Blogger Rachel said...

I took 7th and 8th graders to camp just a month ago and I had asked my dad (a youth pastor) about what I should tell them about IF, if anything at all. We both agreed that it should stay strictly emotional and avoid the medical (ie: dh's sperm mixing with my eggs etc!)

In the end I told them (After 2 years of being with these girls) and I'm glad I did.. but I did it on my time... not bc the question was shoved in my face (poor girl!) And we had also decided to adopt, which made it easier...

You should only tell them in your own time. Plus if our mentors told us everything they were going through (all the bad!) we might not want them to be our mentors anymore :-) It's not our job to bombard them with our lives.

So don't be too hard on yourself!

7:42 PM  
Blogger amy said...

You are so right. My accountability partner and my small group from church are the ones who help "carry the burden"...not my youth girls. I think her thought process was "Amy's old enough to have kids and she's married but she doesn't have any....does that mean she's barren?" and out it came.

Thanks for your encouragement.


7:47 PM  
Blogger andrea_jennine said...

Whoa, what a question to pop out of a teen girl's mouth! It sounds to me like you handled it well, even though you were caught off guard. I've never been in the exact same situation, but I have had little kids ask me why I'm not a mom; in their minds, I think wife and mom go hand-in-hand. I usually just say that we would like to have children, but that God hasn't given us any yet; then I say that they can pray for God to do that. That seems to work for their simpler minds, but I bet teen girls wouldn't be satisfied with that answer!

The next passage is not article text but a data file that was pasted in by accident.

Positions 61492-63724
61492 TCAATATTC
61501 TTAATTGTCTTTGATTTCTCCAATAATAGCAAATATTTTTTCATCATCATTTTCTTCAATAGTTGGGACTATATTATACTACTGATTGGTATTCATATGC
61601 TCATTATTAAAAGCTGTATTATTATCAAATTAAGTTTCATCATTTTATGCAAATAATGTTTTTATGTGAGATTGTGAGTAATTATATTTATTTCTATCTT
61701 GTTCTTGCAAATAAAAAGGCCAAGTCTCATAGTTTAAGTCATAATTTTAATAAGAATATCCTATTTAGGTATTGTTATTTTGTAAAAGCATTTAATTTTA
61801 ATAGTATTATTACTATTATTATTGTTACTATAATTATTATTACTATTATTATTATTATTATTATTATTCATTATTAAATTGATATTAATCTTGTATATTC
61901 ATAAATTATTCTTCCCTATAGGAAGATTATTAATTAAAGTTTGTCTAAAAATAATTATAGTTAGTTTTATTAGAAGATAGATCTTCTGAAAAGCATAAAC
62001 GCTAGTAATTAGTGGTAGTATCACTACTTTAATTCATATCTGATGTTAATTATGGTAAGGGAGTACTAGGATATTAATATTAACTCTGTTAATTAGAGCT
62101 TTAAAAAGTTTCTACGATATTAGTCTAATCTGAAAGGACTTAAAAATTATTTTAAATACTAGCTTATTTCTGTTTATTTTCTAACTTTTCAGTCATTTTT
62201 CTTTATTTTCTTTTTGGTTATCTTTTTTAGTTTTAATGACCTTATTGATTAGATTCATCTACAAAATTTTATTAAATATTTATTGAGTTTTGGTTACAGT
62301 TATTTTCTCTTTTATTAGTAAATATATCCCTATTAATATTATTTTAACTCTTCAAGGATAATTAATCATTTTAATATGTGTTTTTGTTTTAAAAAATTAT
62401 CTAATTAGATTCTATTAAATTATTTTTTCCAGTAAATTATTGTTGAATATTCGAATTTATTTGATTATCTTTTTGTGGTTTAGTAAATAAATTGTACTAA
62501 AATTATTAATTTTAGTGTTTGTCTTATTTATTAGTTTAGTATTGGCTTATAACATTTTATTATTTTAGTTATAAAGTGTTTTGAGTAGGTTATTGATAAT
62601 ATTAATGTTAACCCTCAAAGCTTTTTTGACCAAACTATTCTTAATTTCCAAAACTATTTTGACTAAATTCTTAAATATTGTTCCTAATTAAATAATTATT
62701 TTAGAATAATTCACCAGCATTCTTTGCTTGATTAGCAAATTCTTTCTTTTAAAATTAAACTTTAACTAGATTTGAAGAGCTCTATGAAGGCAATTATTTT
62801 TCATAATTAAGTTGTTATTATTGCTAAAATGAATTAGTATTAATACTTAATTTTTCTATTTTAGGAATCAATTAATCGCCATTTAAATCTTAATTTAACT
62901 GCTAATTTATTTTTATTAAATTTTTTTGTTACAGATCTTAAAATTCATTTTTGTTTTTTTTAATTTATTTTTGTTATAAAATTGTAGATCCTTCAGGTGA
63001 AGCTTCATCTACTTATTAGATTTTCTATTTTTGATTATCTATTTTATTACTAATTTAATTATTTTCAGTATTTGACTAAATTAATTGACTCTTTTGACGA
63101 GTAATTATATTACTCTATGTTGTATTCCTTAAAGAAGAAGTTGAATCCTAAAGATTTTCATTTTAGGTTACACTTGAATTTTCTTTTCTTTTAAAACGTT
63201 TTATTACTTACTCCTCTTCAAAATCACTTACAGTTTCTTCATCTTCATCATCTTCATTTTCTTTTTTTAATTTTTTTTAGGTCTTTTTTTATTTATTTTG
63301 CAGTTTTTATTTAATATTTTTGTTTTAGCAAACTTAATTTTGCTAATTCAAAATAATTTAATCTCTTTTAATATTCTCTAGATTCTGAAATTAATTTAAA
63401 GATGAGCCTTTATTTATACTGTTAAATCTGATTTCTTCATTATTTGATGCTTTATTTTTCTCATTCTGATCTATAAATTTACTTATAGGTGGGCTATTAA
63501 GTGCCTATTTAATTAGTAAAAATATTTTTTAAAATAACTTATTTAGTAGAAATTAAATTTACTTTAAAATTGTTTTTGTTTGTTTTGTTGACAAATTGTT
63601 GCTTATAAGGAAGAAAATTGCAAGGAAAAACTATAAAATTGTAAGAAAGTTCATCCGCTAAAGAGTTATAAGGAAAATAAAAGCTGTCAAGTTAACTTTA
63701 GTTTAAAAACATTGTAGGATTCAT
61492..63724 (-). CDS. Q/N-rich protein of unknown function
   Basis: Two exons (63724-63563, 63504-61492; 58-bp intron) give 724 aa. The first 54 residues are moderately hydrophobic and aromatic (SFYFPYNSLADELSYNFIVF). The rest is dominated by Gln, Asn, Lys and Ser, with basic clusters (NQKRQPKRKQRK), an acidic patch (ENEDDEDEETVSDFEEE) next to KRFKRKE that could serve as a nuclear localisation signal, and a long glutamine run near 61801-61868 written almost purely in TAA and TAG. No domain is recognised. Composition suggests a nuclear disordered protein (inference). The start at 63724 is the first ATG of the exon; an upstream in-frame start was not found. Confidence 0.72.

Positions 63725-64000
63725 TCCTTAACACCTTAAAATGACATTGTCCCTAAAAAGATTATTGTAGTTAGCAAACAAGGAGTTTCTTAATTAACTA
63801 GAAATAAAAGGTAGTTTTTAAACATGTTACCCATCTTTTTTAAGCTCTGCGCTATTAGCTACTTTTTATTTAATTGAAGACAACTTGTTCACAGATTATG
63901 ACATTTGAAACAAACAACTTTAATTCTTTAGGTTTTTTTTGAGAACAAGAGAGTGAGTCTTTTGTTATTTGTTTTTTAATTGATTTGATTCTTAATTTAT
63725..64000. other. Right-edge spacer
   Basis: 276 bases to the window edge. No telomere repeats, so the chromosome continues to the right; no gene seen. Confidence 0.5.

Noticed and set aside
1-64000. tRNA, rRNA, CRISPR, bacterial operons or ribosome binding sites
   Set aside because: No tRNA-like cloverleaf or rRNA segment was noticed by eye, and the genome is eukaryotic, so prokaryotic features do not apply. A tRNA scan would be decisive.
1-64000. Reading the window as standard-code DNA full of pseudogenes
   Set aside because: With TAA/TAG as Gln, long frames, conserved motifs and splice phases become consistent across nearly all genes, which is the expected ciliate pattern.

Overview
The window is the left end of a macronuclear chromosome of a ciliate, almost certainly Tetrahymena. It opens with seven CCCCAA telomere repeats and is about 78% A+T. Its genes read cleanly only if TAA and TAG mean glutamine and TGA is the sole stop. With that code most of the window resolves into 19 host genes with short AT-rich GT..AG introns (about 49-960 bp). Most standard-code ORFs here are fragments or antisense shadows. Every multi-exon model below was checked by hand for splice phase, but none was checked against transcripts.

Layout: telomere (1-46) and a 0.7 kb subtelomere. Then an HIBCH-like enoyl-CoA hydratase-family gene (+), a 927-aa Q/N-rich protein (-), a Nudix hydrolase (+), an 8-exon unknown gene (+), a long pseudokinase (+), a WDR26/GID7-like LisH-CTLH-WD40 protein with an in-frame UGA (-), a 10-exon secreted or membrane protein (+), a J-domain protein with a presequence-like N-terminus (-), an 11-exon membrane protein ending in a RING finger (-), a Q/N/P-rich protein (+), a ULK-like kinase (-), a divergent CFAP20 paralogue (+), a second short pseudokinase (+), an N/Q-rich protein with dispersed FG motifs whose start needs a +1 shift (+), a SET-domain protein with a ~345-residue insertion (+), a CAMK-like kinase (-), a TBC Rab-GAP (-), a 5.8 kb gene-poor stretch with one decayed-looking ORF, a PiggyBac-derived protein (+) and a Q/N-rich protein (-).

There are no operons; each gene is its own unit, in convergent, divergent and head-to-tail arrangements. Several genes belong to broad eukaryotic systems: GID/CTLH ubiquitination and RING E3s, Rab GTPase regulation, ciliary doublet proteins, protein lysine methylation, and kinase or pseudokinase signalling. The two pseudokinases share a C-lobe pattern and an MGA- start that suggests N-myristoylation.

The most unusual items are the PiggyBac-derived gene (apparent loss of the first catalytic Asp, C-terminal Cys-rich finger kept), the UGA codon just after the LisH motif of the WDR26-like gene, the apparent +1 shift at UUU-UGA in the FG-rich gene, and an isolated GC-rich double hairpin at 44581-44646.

And yes, "barren" is a daunting word! It took me a while to use the word "infertile" to describe myself; "barren" was a whole 'nother leap! But aren't those Bible stories encouraging? I love to know that God cares enough about IF to include so many examples of it in his plan for salvation; and I love seeing the way God uses children of IF for his kingdom! Not that I expect my future kids to be another John the Baptist or anything, but surely these long years of praying for them will have effect...

(Sorry to write a book; this post just struck a chord with me!)

7:52 AM  
Blogger katd said...

It's really tough to know what to say when faced with that kind of question when you're not expecting it. Heck, it's hard enough to know what to say when you prepare an answer:) As Rachel was saying, it's easier to discuss things like this on your own time. I was teaching while we were going through fertility treatments and the adoption process, and it was tough not to tell my girls about being matched with our daughter's birthmom. But, I wasn't ready to talk about it, and I wasn't ready for the emotional responses I knew I'd get back. You have to be emotionally ready.
I love your blog, by the way. :) It's so uplifting and hopeful! :)

7:58 AM